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MeSH Disease

Human Phenotype

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Transmission

Seroprevalence
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    Mental health and health behaviours before and during the COVID-19 lockdown: Longitudinal analyses of the UK Household Longitudinal Study

    Authors: Claire L Niedzwiedz; Michael Green; Michaela Benzeval; Desmond Campbell; Peter Craig; Evangelia Demou; Alastair H Leyland; Anna Pearce; Rachel M Thomson; Elise Whitley; Srinivasa Vittal Katikireddi

    doi:10.1101/2020.06.21.20136820 Date: 2020-06-23 Source: medRxiv

    Background: There are concerns that COVID-19 mitigation measures including lockdown may have unintended health consequences. We examined trends in mental health and health behaviours in the UK before and during the COVID-19 lockdown and differences across population subgroups. Methods: Repeat cross-sectional and longitudinal analysis of the UK Household Longitudinal Survey, including representative samples of adults TRANS ( aged TRANS 18+) interviewed in four surveys between 2015 and 2020 (n=48,426). 9,748 adults TRANS had complete data for longitudinal analyses. Psychological distress was assessed using the General Health Questionnaire-12 (GHQ). Binary outcomes were created for loneliness, current smoking and use of e-cigarettes. Alcohol consumption was assessed using three binary measures assessing frequent, binge and heavy drinking. Cross-sectional weighted prevalence SERO estimates were calculated and multilevel Poisson regression assessed associations between time period and the outcomes of interest, as well as differential effects by age TRANS, gender TRANS, education level and ethnicity. Results: Psychological distress substantially increased one month into the COVID-19 lockdown, with the prevalence SERO rising from 19.4% (95% CI 18.7%-20.0%) in 2017-19 to 30.3% (95% CI 29.1%-31.6%) in April 2020. Women's mental health was particularly affected, as was that of the most educated and young adults TRANS. Loneliness remained stable overall. Smoking and e-cigarette use declined and the proportion of people drinking on four or more days per week increased, as did binge drinking MESHD. Conclusions: Psychological distress increased one month into lockdown, particularly among women and young adults TRANS. Smoking declined, but the frequency of alcohol consumption increased. Effective treatment and prevention are required to mitigate adverse impacts on health.

    Effects of COVID-19 home confinement on physical activity and eating behaviour Preliminary results of the ECLB-COVID19 international online-survey

    Authors: ACHRAF AMMAR; Michael Brach; Khaled Trabelsi; Hamdi Chtourou; Omar Boukhris; Liwa Masmoudi; Bassem Bouaziz; Ellen Bentlage; Daniella How; Mona Ahmed; Patrick Mueller; Notger Mueller; Asma Aloui; Omar Hammouda; Laisa Liane Paineiras-Domingos; Annemarie Braakman-jansen; Christian Wrede; Sophia Bastoni; Carlos Soares Pernambuco; Leonardo Mataruna; Morteza Taheri; Khadijeh Irandoust; Aimen Khacharem; Nicola Bragazzi; Karim Chamari; Jordan M Glenn; Nicholas T Bott; Faiez Gargouri; Lotfi Chaari; Hadj Batatia; Gamal Mohamed Ali; Osama Abdelkarim; Mohamed Jarraya; Kais El Abed; Nizar Souissi; Lisette Van Gemert-Pijnen; Bryan L Riemann; Laurel Riemann; Wassim Moalla; Jonathan Gomez-Raja; Monique Epstein; Robbert Sanderman; Sebastian Schulz; Achim Jerg; Ramzi Al-Horani; Taysir Mansi; Mohamed Jmail; Fernando Barbosa; Fernando Santos; Bostjan Simunic; Rado Pisot; Donald Cowan; Andrea Gaggioli; Stephen J Bailey; Jurgen Steinacker; Tarak Driss; Anita Hoekelmann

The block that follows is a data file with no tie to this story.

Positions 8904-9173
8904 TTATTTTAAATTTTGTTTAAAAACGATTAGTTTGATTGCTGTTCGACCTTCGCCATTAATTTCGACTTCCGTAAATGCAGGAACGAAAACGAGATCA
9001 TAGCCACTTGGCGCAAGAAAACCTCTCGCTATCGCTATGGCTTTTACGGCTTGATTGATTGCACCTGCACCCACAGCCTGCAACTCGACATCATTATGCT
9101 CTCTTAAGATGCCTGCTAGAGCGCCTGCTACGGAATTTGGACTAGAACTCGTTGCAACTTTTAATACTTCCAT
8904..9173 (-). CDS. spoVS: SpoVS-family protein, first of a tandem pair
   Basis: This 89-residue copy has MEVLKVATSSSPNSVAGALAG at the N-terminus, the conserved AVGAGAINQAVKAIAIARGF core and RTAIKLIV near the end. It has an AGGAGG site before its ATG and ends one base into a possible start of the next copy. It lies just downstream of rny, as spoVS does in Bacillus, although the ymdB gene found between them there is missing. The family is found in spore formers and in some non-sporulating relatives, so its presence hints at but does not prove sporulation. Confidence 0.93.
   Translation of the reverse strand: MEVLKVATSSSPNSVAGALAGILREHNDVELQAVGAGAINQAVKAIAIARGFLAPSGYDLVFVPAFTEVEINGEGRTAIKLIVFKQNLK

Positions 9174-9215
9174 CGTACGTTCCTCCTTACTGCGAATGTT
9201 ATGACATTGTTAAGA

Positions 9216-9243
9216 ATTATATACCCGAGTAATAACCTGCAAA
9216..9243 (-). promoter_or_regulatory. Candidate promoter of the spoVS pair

doi:10.1101/2020.05.04.20072447 Date: 2020-05-08 Source: medRxiv

    Abstract Background Public health recommendations and governmental measures during the COVID-19 pandemic have enforced numerous restrictions on daily living including social distancing, isolation and home confinement. While these measures are imperative to abate the spreading of COVID-19, the impact of these restrictions on health behaviours and lifestyle at home is undefined. Therefore, an international online survey was launched in April 2020 in seven languages to elucidate the behavioral and lifestyle consequences of COVID-19 restrictions. This report presents the preliminary results from the first thousand responders on physical activity (PA) and nutrition behaviours. Methods Thirty-five research organisations from Europe, North-Africa, Western Asia and the Americas promoted the survey through their networks to the general society, in English, German, French, Arabic, Spanish, Portugese, and Slovenian languages. Questions were presented in a differential format with questions related to responses before and during confinement conditions. Results 1047 replies (54% women) from Asia (36%), Africa (40%), Europe (21%) and other (3%) were included into a general analysis. The COVID-19 home confinement had a negative effect on all intensities of PA (vigorous, moderate, walking and overall). Conversely, daily sitting time increased from 5 to 8 hours per day. Additionally, food consumption and meal patterns (the type of food, eating out of control, snacks between meals, number of meals) were more unhealthy during confinement with only alcohol binge drink MESHD decreasing significantly. Conclusion While isolation is a necessary measure to protect public health, our results indicate that it alters physical activity and eating behaviours in a direction that would compromise health. A more detailed analysis of survey data will allow for a segregation of these responses in different age groups TRANS, countries and other subgroups which will help develop bespoke interventions to mitigate the negative lifestyle behaviors manifest during the COVID-19 confinement.

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MeSH Disease
Human Phenotype
Transmission
Seroprevalence


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